Spare the rod and save the child

28th March 2008 at 00:00
One of England's foremost experts in pupil behaviour has suggested that Scotland may be employing too many discipline strategies to be effective, writes Elizabeth Buie

Katherine Weare, professor of education at Southampton University, who is one of the architects of the emotional literacy programme used in more than half of England's primary schools, told a behaviour conference for Scottish teachers that its approach might be too "eclectic" and not sufficiently "integrated".

She said: "Scotland has gone down the road of 'let many flowers grow', not focusing on one programme. Have you thought about whether there is too much diversity?"

Professor Weare also urged Scottish education leaders to focus more on evaluating their behaviour strategies, because that was the best way to give them credibility and to have evidence of good practice. "Are you evaluating these so that you know what works?" she challenged delegates at the conference, organised by the Scottish Government.

Maureen Watt, Scottish Schools Minister, said she took on board Professor Weare's points about the need to evaluate what works and what does not work. But she did not accept that Scotland should follow England in focusing on a single behaviour model: "Some methods work in some schools and not in others. You need time to see what works in different circumstances."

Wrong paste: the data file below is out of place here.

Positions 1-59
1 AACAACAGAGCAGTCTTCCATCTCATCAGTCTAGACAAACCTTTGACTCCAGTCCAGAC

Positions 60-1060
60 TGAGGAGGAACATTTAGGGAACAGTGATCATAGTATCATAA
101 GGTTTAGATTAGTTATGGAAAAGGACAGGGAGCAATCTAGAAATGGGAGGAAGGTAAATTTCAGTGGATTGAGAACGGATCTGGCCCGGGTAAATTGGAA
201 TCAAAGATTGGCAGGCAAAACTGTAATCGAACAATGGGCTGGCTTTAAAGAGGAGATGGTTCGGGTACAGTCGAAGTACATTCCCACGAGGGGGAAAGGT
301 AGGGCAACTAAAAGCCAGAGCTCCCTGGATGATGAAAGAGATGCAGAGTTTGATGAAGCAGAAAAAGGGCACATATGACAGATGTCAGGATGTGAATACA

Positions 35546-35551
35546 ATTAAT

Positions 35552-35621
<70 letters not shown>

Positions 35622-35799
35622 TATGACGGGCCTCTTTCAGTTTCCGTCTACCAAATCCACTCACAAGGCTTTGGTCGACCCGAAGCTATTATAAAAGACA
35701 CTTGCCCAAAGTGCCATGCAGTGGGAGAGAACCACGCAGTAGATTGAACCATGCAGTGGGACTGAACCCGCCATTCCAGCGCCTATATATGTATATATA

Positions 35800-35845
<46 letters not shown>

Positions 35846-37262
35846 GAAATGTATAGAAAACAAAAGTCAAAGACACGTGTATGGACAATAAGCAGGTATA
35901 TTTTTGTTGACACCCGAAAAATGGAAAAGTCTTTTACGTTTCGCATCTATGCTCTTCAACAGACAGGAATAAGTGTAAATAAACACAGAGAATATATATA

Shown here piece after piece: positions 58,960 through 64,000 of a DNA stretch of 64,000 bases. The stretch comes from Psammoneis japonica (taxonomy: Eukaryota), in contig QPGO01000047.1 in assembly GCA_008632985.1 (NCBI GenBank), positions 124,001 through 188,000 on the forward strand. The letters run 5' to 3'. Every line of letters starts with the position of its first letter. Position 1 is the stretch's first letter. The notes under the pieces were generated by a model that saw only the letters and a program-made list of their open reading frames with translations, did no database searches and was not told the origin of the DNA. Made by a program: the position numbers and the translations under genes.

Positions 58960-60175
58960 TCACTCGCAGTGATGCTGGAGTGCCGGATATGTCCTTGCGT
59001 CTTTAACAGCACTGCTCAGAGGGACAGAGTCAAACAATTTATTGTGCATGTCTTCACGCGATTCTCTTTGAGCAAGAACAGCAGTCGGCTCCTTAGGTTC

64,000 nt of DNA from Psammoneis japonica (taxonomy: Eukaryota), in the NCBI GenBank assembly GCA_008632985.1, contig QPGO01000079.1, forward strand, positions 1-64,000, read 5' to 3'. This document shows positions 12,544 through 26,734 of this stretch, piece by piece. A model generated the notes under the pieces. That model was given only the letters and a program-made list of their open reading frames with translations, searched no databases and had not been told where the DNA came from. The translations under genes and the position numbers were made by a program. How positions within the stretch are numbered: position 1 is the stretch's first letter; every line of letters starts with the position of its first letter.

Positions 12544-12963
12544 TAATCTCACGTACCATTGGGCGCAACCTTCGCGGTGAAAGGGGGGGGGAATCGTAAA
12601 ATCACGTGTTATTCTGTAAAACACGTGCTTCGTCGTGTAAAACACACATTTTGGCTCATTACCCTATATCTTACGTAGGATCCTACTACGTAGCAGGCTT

The minister also told the conference she would be announcing new guidance on exclusions before the summer. "It is not going to be target-driven - it is going to be headteachers working out what the best method is for dealing with indiscipline in their schools," she said.

Professor Weare was instrumental in the design of Primary SEAL (social and emotional aspects of learning), an emotional literacy programme adopted in more than half of English primary schools.

Over the last two years, Secondary SEAL has been piloted in 60 secondaries in England and is in 10 per cent of schools in the sector. It had received a positive evaluation from the English schools' inspectorate, Ofsted, she added, and its web-based materials had been integrated into the secondary curriculum.

Professor Weare suggests that the key ingredients to a successful behaviour policy for schools are:

- Good theory and sound evidence;

- A whole-school approach;

- Effective leadership;

- Universal and targeted approaches;

- Explicit learning of skills;

- Involving parents;

- Tailoring the approach to the setting;

- Staff training and development.

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